In short, everyone’s situation is going to be different in regards to printing. You need to think carefully about your printing habits and how you expect to use the Kindle to see if this would be a significant help.
All in all, I am quite happy that I bought the Kindle. It has been very convenient and has even saved me a bit of money on my schoolbooks (and I expect to be able to save at least enough to make up for the cost of the Kindle within a few semesters). Even though the savings have, so far, not been huge - I am also thankful for the convenience of the Kindle – which is worth quite a bit in its own right.
It has also allowed me to have easier opportunity to read extra-curricular books, namely public domain classics. Instead of paying $10-$20 for a copy of Les Miserables, I started reading an online version that only cost a dollar. I always could have read such books on my computer before, but doing so is straining on the eyes and not as convenient as having something that fits in my hand or my back pocket.
The best advice I can give is to think about how you might use your Kindle (or other e-reader you may want to purchase). Will you stop having to print as much? Will you want to use it to read your own papers, or to use study guides? You also need to do research on what price differences there might be for the books you would be buying. Price differences are going to vary for your field of study and what types of books you purchase. And you need to consider if it will undermine any savings you have from selling books back after each semester. But, as I have done, remember to weigh all these factors with the non-monetary gains of convenience, the ability to more easily read books you might have not read otherwise, and etc.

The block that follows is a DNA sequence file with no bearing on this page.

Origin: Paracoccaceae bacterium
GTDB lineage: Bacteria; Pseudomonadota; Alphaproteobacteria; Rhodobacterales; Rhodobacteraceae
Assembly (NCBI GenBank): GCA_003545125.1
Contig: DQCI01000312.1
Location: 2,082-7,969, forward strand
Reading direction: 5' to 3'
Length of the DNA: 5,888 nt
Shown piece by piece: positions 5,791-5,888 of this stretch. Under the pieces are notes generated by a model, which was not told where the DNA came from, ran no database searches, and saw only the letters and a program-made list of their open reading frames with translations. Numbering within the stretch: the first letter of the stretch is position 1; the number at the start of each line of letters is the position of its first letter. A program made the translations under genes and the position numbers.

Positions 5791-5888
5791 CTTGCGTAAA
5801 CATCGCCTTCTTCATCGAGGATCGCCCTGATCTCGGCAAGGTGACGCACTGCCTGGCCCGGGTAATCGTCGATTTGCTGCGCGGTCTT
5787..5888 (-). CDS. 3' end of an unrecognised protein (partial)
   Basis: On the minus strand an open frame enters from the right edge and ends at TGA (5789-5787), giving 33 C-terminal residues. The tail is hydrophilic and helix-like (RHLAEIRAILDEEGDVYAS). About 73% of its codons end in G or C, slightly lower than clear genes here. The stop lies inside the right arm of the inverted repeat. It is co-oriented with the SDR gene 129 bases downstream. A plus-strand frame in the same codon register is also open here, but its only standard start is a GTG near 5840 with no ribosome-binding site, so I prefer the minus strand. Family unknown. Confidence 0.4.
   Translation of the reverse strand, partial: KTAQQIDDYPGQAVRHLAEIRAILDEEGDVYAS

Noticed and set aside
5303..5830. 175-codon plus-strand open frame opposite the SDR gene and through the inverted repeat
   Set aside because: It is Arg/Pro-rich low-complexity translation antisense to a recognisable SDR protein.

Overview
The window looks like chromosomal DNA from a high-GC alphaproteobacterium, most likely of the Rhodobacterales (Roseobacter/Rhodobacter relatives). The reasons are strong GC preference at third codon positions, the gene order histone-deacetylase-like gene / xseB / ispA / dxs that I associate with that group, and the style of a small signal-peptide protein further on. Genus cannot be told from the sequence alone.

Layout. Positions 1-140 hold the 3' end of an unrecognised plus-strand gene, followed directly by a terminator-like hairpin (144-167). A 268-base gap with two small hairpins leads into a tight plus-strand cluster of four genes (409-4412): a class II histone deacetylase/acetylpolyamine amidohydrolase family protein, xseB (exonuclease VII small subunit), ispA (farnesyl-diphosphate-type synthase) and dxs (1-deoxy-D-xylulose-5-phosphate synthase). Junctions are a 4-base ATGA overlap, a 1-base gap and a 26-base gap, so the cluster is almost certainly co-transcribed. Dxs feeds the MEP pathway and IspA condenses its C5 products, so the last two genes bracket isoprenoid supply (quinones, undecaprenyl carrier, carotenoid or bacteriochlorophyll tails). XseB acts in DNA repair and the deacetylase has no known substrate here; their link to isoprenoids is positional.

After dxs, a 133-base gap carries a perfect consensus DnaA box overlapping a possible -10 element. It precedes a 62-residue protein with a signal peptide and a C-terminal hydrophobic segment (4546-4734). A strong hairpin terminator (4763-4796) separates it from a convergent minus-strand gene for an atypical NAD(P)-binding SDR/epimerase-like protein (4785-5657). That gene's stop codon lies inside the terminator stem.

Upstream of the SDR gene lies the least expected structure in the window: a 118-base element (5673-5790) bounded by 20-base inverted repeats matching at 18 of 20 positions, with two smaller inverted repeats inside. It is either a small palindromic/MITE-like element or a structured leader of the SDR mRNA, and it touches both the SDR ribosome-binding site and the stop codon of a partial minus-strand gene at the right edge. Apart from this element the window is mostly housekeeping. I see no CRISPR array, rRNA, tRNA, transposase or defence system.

Though, I must add that the book purist in me still prefers ‘real’ books, and I believe there are many personal benefits that come from having hard copies (evidence is showing we retain information better with hard copy books than e-books, for example) – so I own my E-reader for limited uses and still plan to maintain a sizable library. I suggest you consider the same and think of getting an E-reader in terms of what specific practical benefits it may offer you.
In terms of practical and financial benefits, I think getting an E-reader is something worth considering. It has been helpful for me and it may very well be for you.